Monday, April 18, 2005

Just Read: Hard Love by Ellen Wittlinger

On Sunday I read another YA novel, Hard Love, by Ellen Wittlinger. I enjoyed it, particularly the zine articles by some of the characters that Wittlinger pastes into the main narrative. These articles (and also some letters and poems) serve to illustrate how Wittlinger's characters turn to writing as a way of coping with life, reaching out to others, and coming to understand themselves. As Wittlinger herself has said: "And although I don’t set out consciously to say this, my husband tells me that all my books are about how art can save you. Kids who have no one to turn to, turn inward and find an art form—writing, video, drawing, singing—which gives them a way to express themselves and feel good about who they are. In the process, they often find that their art is a bridge to other people."

From the publisher's description:

Since his parents’ divorce, John’s mother hasn’t touched him, her new fiancé wants them to move away, and his father would rather be anywhere than at Friday night dinner with his son. It’s no wonder John writes articles like “Interview with the Stepfather” and “Memoirs from Hell.” The only release he finds is in homemade zines like the amazing Escape Velocity by Marisol, a self-proclaimed “Puerto Rican Cuban Yankee Lesbian.” Haning around the Boston Tower Records for the new issue of Escape Velocity, John meets Marisol and a hard love is born.

While at first their friendship is based on zines, dysfuntional families, and dreams of escape, soon both John and Marisol begin to shed their protective shells. Unfortunately, John mistakes this growing intimacy for love, and a disastrous date to his junior prom leaves that friendship in ruins. Desperately hoping to fix things, John convinces Marisol to come with him to a zine conference on Cape Cod. On the sandy beaches by the Bluefish Wharf Inn, John realizes just how hard love can be.

With keen insight into teenage life, Ellen Wittlinger delivers a story of adolescence that is fierce and funny—and ultimately transforming—even as it explores the pain of growing up.


From amazon.com:
John Galardi is a loner, unable to express his feelings except in the pages of his zine, Bananafish. He finds inspiration in another zine, Escape Velocity, created by Marisol Guzman, a self-proclaimed rich spoiled lesbian private-school gifted-and-talented writer virgin. Her sharp observations make John laugh out loud and he decides he must meet this witty author. By planting himself in Tower Records the day she drops off the latest issue, John manages to arrange a coffee date that extends over several Saturday mornings. They discuss everything from Johns inability to feel and his parents divorce to Marisols problems with her suffocating adoptive parents. When Marisol casually tells John that she likes him, he is flabbergasted:" Honest to God a shiver ran through my body... Nobody ever said that they liked me. Ever. Not even [my friend] Brian, who probably actually doesn't." After a disastrous just friends junior prom date and a weekend zine conference spent together, John realizes that his feelings for Marisol are more than platonic. And Marisol, who is exploring her identity as a young lesbian, has no idea how to let John down gently without losing her new best friend.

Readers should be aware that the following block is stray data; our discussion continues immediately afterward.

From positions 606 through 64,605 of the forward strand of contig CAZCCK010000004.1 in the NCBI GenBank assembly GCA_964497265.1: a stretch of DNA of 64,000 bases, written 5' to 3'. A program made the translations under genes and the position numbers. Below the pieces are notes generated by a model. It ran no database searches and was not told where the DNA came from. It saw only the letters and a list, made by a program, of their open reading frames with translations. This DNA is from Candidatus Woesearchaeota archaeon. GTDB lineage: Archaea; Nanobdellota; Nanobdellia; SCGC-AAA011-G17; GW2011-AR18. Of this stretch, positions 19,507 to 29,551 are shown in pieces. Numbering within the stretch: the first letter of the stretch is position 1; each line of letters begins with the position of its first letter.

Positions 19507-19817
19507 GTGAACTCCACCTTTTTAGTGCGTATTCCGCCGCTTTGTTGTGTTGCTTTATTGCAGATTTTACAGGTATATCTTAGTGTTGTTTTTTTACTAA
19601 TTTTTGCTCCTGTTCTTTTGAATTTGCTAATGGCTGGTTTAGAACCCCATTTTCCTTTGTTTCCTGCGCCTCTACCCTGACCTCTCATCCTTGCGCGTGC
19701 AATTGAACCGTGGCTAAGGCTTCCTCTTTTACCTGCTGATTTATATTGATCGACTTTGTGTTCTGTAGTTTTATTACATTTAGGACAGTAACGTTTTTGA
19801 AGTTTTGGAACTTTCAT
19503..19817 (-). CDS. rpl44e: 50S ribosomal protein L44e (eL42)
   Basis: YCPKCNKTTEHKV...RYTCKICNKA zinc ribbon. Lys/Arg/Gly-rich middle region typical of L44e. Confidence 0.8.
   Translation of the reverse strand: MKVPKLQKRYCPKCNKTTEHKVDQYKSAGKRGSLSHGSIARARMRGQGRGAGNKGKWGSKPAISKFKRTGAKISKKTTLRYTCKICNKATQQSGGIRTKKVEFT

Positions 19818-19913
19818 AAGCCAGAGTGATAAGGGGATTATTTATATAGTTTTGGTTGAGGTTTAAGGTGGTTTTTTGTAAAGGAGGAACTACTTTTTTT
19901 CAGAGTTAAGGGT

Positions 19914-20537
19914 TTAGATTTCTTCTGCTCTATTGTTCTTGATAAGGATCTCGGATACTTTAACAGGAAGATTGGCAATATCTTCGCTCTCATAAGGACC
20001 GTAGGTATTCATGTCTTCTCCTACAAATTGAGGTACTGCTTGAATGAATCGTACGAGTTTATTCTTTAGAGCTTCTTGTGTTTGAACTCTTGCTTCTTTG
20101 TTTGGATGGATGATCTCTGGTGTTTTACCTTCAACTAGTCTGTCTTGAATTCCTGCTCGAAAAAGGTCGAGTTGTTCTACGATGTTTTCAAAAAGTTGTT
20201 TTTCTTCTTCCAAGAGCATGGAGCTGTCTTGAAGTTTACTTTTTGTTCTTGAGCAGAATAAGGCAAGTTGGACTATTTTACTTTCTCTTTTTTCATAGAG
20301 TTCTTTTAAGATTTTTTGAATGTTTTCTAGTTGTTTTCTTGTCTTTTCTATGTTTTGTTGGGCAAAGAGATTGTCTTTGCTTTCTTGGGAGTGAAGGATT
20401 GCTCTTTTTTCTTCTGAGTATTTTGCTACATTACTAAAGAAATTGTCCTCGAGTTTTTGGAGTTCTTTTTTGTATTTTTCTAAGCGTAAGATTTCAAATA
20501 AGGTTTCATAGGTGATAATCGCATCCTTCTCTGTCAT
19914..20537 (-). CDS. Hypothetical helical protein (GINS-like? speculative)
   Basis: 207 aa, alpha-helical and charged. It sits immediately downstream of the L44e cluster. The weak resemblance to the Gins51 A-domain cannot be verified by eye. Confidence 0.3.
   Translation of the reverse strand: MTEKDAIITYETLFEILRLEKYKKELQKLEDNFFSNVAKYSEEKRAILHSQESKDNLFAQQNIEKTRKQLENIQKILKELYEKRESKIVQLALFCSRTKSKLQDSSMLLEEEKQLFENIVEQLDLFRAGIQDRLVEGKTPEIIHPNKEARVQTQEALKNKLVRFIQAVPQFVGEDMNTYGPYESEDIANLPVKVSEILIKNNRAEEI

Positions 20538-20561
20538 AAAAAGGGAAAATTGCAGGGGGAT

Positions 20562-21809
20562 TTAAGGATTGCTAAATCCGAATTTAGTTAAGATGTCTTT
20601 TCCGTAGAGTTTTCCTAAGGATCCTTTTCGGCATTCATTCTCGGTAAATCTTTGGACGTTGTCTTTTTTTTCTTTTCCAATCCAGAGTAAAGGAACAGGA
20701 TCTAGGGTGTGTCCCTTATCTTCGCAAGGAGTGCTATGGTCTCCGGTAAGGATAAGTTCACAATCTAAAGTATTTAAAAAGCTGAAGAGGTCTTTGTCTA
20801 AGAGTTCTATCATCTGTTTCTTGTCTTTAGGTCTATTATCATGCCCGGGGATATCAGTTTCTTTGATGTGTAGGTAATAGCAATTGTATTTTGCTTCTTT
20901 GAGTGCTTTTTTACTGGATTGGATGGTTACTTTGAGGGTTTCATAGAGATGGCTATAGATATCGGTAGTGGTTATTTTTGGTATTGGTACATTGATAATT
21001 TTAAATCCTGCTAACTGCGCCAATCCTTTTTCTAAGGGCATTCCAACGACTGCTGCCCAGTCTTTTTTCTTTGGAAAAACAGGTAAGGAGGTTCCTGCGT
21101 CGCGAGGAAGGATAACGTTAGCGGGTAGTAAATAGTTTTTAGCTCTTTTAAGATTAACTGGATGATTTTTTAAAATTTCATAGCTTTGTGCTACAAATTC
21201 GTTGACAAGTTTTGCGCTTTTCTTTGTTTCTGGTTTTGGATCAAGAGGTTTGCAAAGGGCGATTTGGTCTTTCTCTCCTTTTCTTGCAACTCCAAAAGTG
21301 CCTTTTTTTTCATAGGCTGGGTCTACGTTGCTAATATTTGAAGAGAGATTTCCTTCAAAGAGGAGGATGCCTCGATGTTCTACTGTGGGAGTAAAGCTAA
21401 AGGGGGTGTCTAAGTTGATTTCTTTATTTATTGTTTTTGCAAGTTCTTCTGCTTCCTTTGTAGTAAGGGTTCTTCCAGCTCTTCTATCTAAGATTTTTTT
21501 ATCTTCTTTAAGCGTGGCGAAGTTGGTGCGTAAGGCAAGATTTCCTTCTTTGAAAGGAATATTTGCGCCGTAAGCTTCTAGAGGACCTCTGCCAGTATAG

Like Barbara Wersbas's Whistle Me Home, Hard Love tackles the delicate issue of unrequited love between a straight and gay teen. But what sets this novel apart from similarly themed books is Wittlinger's choice to present the story from John's straight male point of view. Funny and poignant first-person narration will engender empathy for John as he attempts to connect with his emotionally distant parents and an understanding of how his need for their affection has manifested itself in romantic feelings for a girl he knows is unavailable to him. Hard Love is a thoughtful and on-target addition to the growing canon of gay and lesbian coming-of-age stories. (Ages 12 and older) Jennifer Hubert

For more information:
  • Ellen Wittlinger's website

  • Lyrics to the Bob Franke song that inspired Hard Love

  • Interview with Ellen Wittlinger

  • Another interview (and profile)

  • PDF file of "How Art Can Save You: An Interview with Ellen Wittlinger": "I first tried to write a novel for teenagers when I was thirty. But I hadn’t read many YA novels, and I hadn’t written much fiction. I think I thought writing for young adults would be easy and I could dash out a book in no time. Of course, that book neversold. If I had a preconceived idea, it was probably that books for teenagers were kind of insipid and that I would shock everyone by writing a really good one. How arrogant I was. Then I got a job in the Children’s Room of our local library, and I started to actually read YA novels. There were so many great ones! I realized there were things that I needed to learn about this genre if I wanted to write for it. Brock Cole’s and Katherine Paterson’s books gave me the underpinnings that I needed to start writing."

  • Ellen Wittlinger in her own words
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